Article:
Gov’t tried to recreate techniquesThe Korean government made efforts to recreate the techniques of traditional color pigments and adhesives.
The Lee Myung-bak administration, during which the arson attack took place, declared that the restoration would be the first in Korea in which the coloring would be done in 100 percent traditional style. They summoned artisans to define what is dancheong (traditional coloring), and what was needed to complete the restoration. In 2008, a team was formed to look into what style of dancheong would be applied to Sungnyemun.
Between 2011 and 2012, the National Research Institute of Cultural Heritage and the Cultural Heritage Conservation Science Center tested traditional color pigments and materials. In 2011, the Korea National University of Cultural Heritage spent about 31.5 million won ($29,675) testing the adhesive.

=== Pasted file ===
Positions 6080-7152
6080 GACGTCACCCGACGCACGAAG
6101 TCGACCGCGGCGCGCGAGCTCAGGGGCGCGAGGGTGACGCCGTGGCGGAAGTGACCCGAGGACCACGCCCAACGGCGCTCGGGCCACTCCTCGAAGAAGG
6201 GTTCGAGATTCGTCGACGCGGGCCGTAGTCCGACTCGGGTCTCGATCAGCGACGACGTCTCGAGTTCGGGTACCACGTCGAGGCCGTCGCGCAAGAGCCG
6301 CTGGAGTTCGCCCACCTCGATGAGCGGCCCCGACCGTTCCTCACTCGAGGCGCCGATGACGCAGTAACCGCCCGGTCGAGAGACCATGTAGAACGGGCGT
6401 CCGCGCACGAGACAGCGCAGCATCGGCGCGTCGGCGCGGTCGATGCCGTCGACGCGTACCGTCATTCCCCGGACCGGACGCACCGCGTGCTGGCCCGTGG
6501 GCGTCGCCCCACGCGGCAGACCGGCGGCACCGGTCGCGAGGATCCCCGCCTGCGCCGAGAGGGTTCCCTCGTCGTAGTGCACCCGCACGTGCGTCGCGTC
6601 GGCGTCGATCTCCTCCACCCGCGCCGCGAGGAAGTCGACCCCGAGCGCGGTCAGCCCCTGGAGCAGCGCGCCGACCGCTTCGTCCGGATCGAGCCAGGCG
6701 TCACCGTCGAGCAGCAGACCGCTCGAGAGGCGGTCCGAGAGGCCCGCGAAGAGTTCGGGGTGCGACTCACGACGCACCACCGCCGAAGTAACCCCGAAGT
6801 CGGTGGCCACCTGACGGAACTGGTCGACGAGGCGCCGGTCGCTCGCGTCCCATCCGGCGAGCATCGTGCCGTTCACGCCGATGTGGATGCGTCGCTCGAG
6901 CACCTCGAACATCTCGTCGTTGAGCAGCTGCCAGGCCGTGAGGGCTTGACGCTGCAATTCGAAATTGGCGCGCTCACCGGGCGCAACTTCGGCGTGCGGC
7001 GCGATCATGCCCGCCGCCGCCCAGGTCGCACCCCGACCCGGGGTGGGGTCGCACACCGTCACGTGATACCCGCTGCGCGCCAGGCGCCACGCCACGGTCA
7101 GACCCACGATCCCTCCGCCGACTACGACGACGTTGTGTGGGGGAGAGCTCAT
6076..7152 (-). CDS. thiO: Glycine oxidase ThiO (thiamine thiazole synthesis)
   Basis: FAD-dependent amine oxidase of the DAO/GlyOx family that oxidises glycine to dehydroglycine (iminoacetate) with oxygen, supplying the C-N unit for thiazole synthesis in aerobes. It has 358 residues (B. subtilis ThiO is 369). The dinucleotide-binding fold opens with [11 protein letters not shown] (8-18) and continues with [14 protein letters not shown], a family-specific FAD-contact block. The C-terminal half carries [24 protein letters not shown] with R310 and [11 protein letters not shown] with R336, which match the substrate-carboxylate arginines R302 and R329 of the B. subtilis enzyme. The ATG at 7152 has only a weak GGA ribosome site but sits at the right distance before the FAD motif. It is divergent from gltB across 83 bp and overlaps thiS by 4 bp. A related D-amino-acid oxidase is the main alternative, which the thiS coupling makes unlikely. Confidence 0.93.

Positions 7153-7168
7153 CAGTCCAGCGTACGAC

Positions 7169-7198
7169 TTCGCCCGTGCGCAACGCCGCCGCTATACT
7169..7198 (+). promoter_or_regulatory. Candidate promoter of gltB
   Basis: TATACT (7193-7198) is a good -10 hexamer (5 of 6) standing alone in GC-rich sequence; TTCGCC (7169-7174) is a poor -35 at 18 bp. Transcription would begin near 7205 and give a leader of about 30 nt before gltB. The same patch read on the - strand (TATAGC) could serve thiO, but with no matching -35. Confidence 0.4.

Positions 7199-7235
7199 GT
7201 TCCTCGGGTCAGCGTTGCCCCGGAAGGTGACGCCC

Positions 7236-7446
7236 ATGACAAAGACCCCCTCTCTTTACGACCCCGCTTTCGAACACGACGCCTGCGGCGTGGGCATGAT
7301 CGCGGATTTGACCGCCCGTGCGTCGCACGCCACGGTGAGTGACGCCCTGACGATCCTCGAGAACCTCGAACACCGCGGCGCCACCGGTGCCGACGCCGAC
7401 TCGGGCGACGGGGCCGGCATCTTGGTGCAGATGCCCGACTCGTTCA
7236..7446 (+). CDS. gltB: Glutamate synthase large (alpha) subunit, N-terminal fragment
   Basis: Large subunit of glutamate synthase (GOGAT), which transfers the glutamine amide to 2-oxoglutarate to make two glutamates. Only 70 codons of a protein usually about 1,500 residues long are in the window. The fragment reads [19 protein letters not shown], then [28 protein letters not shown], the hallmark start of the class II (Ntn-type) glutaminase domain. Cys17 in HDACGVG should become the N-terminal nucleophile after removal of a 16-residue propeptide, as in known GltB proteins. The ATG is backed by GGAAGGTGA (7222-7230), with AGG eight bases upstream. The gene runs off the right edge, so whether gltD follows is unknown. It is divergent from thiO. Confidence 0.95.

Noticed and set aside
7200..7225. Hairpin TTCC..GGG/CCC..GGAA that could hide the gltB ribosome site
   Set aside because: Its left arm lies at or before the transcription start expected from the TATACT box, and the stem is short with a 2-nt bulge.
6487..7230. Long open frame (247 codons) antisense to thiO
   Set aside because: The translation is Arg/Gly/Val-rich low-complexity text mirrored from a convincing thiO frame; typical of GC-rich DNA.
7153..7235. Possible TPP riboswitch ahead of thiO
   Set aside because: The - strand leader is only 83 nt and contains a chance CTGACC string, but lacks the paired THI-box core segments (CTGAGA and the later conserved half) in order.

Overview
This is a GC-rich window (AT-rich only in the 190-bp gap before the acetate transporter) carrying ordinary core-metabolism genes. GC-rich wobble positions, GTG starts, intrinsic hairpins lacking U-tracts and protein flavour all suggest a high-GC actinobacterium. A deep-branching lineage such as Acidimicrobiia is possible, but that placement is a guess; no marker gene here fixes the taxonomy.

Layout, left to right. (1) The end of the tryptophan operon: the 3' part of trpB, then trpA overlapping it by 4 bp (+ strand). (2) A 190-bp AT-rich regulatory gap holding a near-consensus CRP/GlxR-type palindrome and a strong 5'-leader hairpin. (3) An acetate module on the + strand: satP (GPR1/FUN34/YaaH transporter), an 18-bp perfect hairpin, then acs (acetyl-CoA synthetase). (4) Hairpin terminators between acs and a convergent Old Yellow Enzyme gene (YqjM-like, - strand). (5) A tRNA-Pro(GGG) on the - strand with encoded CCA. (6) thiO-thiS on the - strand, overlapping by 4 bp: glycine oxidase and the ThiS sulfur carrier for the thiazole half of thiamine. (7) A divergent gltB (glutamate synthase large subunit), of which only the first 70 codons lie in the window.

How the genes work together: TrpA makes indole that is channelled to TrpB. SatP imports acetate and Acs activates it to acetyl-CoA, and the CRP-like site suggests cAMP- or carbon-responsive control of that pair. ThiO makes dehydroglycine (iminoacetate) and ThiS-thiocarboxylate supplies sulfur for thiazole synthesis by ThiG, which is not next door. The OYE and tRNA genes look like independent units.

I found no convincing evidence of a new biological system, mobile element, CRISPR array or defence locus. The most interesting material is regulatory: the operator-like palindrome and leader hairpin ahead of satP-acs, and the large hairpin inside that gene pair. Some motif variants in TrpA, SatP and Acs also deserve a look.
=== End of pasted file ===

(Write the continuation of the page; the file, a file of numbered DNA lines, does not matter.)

Park Wang-hee, a manager of CHA’s repair technique department, admitted a possible loophole: “In the research process, the measurements and mix are calculated exactly, but in the construction site there could be miscalculation as many people are involved and take turns.”
Of the 27.7 billion won the Korean government spent on the restoration, about 2.4 percent was used in coloring - which includes the purchase of traditional color pigments, adhesive and wages to workers.
Most observers say it wasn’t because the government didn’t do enough research, or was being stingy, but rather the management of the construction site wasn’t meticulous amid Koreans’ tendency to rush things.
One person involved in the restoration told JoongAng Sunday: “It’s true that there were problems in the construction site, but if we listened to all the opinions and attempted to reflect on them, progress would’ve been much slower.”
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